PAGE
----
Some years ago I took an undergraduate course at the University of Colorado that dealt with the topic of archeoastronomy (Course Website). We discussed some of the various ways that people in ancient and modern times have considered their place in the cosmos through their observations of the night's sky: including the megalith constructors of ancient England, Polynesian navigators, the alignment of the Egyptian pyramids, and the mythologies of the aboriginal people from Australia. I have always found these considerations to be quite fascinating. From the mythologies built around constellations and the movements of the stars and planets to architectural alignments with the heavens, I think one of our greatest connections with our ancestors from across the planet is our awe and wonder when we ponder the cosmos through the night's sky. I recently decided to go back and fully read the text that was required for this undergraduate course. That book, Early Man and the Cosmos by Evan Hadingham, was a bit dry and somewhat dated (published in 1984, when I was only finishing my first orbit around the Sun) but I found it to be an enjoyable and fascinating read. The book focuses primarily on the megalith constructors of ancient Great Britain, the people of the American southwest (Chumash, Zuni, Hopi), and the ancient Mayans, though the author does a good job of placing these people and their understandings of the heavens within the greater context of our modern knowledge and the development of astronomies and astrologies in various forms through history. Hadingham presented the brief history of lord Pakal, a Mayan ruler from the 7th century C.E., and his decorated sarcophagus lid in a section of the book subtitled "Lords of Palenque". Although Hadingham reviewed what real archeologists and historians make of the artwork on the sarcophagus and it's context within Mayan culture, the author made mention of the claim in Erich von Däniken's 1968 book Chariots of the Gods? that the sarcophagus depicts the great Mayan ruler blasting off in a rocket.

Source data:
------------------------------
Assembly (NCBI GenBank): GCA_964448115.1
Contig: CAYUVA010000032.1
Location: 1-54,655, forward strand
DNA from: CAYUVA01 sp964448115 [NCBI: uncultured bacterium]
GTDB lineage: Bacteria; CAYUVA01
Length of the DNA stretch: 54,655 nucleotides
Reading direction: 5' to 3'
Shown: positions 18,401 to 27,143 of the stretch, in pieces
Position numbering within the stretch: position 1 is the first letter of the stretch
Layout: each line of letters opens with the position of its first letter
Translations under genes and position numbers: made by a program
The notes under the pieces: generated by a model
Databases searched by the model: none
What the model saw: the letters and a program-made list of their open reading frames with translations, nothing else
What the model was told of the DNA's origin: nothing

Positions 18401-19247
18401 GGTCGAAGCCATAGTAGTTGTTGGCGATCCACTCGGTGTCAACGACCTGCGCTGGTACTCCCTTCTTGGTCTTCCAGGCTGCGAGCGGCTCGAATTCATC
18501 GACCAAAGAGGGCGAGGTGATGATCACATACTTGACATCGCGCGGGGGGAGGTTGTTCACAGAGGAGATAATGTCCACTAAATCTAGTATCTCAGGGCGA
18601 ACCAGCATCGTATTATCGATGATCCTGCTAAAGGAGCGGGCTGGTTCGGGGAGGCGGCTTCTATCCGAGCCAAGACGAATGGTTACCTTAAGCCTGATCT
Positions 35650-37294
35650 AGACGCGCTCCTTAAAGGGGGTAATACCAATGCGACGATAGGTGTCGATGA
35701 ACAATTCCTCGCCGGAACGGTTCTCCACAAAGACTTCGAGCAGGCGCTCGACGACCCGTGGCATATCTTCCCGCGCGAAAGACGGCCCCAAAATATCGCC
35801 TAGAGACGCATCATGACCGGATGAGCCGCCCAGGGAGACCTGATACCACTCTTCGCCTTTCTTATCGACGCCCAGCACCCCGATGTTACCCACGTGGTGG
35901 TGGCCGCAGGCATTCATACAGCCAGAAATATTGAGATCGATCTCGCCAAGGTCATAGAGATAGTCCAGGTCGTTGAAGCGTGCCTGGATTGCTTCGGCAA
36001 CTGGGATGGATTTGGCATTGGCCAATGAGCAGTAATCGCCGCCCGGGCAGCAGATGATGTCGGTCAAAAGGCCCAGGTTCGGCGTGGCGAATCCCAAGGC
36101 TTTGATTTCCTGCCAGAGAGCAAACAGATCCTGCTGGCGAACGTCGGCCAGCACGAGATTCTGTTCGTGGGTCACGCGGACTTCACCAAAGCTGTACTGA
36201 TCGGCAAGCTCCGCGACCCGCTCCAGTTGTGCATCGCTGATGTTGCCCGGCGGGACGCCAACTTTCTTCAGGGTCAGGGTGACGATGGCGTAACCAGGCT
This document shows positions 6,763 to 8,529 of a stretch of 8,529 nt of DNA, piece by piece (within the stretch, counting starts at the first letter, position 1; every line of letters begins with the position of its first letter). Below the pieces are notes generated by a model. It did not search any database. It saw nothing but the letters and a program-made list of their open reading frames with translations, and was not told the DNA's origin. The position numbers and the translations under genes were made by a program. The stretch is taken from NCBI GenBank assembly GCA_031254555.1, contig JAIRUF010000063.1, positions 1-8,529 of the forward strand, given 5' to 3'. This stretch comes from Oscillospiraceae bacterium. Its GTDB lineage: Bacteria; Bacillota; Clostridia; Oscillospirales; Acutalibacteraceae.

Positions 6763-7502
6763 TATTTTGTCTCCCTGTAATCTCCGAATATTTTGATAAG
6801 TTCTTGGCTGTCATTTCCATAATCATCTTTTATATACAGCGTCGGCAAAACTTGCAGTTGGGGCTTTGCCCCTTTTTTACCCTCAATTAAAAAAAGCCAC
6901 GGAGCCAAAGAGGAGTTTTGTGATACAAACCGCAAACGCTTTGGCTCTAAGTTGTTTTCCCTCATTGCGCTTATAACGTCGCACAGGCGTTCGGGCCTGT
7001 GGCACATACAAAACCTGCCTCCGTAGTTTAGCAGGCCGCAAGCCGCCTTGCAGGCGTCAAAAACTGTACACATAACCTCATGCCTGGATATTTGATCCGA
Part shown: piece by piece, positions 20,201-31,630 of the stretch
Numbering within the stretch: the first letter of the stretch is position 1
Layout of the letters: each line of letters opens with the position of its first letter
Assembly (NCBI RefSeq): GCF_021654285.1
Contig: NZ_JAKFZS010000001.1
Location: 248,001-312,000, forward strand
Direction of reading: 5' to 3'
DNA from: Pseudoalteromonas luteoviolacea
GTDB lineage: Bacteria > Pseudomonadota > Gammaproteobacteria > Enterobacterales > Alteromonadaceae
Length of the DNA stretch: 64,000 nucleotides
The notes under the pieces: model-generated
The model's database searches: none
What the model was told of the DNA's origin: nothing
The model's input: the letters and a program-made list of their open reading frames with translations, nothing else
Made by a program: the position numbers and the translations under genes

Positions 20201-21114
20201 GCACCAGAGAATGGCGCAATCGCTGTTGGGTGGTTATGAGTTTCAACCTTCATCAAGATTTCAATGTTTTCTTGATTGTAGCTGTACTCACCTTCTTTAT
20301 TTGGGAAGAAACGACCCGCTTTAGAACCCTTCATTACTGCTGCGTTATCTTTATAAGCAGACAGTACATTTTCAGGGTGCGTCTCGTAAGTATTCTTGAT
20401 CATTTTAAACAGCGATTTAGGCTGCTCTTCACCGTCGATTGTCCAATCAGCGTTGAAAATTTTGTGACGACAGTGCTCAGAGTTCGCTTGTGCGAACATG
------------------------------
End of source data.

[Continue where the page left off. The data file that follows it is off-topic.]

K'inich Janaab' Pakal (also known as Pacal) was a ruler of the Mayan land of Palenque beginning some 1400 years ago. During Pakal's reign over Palenque, he had the Palace of Bàak' expanded and he came to be revered by his people. After his death, Pakal was deified and many of his descendants would claim their right to rule through their connection with him. Pakal was entombed in the Temple of Inscriptions, but his tomb was not discovered by modern scholars until 1948. The iconography in Pakal's tomb depicts the various connections between the great ruler and the mythological considerations of the cosmos by his people, but the iconography in the tomb that has been of the greatest interest to scholars comes from the lid of Pakal's sarcophagus: